Palmer also points out that it can be difficult to sell Republicans forgiveness as a necessary stimulus. Since most federal borrowers haven’t been required to pay for almost nine months, and this is likely to continue, then paying off a lump sum of debt doesn’t free money in budgets. households at the moment, she said.
This means that debt cancellation should probably come through executive action rather than Congress, says Michele Streeter, senior policy analyst at the Institute for College Access and Success. Details of who qualifies – for example, all borrowers or only financially troubled borrowers – and how much debt would be forgiven are still very unclear, she said.
Does a president really have the legal authority to cancel debt is still in place for debate. But the idea has caught on in the past two years. In September, Democratic Senators Elizabeth Warren and Chuck Schumer called for the next president write off up to $ 50,000 in debt by decree.
In that sense, President Trump’s decision to extend the policy of suspension of payments by decree may have opened the door to further executive action on student debt. Since there has been no legal challenge to Trump’s decision, it could make it harder for Republicans to mount court challenges when a Democrat uses the same power, Kelchen said. He says he would still expect legal action, however.
Reduce monthly payment amounts
Biden wants to take the government’s existing revenue-based repayment plans and make them more generous for many borrowers.
He said he would reduce the amount borrowers have to pay through income-based repayment plans from 10% to 5% of their discretionary income. Undergraduate borrowers owe nothing until they earn at least $ 25,000. After 20 years of payments, the remaining debt would be canceled, tax-free.
The current income-based reimbursement system has four different plans with different rules and qualifications. In total, more than one in five borrowers repay their loans this way, and it has become much more common among more recent graduates.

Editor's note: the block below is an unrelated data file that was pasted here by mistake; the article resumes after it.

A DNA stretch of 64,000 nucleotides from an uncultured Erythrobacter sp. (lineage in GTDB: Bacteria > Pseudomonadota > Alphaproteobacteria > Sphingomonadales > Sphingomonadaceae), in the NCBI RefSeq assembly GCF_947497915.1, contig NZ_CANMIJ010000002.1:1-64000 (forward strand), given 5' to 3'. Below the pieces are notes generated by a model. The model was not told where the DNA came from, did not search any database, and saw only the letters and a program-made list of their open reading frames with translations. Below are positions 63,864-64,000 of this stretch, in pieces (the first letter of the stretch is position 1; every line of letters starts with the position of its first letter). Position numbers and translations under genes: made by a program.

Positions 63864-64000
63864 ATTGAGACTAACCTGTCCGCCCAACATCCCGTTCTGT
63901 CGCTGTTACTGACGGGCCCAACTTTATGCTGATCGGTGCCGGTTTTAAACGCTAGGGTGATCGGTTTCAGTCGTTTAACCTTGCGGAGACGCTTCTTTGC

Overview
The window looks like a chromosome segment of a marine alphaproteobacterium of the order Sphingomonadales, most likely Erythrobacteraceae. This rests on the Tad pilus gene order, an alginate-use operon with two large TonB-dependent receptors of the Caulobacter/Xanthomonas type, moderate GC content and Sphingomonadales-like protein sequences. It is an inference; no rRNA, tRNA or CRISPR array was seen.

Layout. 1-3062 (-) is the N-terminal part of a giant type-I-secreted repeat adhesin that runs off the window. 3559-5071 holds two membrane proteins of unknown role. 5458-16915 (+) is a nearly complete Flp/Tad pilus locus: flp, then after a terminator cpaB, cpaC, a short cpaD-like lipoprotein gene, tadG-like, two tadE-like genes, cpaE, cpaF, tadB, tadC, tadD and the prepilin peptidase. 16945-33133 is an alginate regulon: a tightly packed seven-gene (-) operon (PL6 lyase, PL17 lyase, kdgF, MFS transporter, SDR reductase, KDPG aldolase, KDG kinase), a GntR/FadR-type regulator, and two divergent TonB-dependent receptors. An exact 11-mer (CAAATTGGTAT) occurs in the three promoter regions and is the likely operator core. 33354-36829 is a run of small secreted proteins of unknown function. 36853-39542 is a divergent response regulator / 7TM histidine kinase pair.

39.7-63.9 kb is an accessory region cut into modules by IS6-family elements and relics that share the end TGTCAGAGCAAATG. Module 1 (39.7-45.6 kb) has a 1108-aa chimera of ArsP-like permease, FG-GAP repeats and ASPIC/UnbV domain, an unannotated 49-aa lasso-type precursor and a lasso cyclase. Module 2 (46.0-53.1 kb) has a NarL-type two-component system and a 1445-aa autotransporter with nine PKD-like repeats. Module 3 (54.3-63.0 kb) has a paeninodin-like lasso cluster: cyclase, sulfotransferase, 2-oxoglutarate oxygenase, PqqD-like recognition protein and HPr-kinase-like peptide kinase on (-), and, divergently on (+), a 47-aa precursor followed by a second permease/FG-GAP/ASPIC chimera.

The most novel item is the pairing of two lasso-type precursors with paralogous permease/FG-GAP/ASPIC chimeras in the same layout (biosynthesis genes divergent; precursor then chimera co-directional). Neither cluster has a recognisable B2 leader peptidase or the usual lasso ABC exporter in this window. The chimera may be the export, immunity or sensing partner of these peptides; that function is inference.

Biden could introduce a new plan through regulatory action, Streeter says. president obama did the same in 2015 with the revised Pay as You Earn plan, which stems from an existing program. That means it’s something borrowers might see in a Biden administration even without Congressional action, but don’t expect it immediately.
“It would be very difficult and complicated,” says Palmer. “It’s just logistically difficult given the grandfather issue. You already have all of these borrowers on repayment plans.”
One thing that is unlikely: to streamline all of these different plans into one. It has been a bipartisan goal for years now, although there is disagreement over the details, Streeter says. This kind of overhaul of the reimbursement system would require an update of the Federal Law on Higher Education. The reauthorization is long overdue, but it won’t happen with the likely makeup of Congress, experts say.
Overhaul of public service loans
Of all the debt proposals on the table – extending the forbearance period, forgiving certain debts and changing repayment plans – changing the rules for the forgiveness of civil service loans is the least likely to go anywhere immediately.
Changes to the program, through which public sector workers and employees of nonprofits can obtain debt cancellation after 10 years of qualifying payments, would require congressional action. And the changes suggested by Biden’s campaign “would make an already expensive program even more expensive,” AEI’s Delisle says.
Instead of requiring workers to pay for 10 years while in qualifying employment, Biden’s plan called for giving them $ 10,000 in rebate every year for five years. Then they would continue to repay under an income-based repayment plan for another five years. After that 10-year period, whatever was left would be forgiven.
It’s just not likely to be a top priority, when there are other expensive education proposals on the table, even if Democrats control the House and Senate, Palmer says.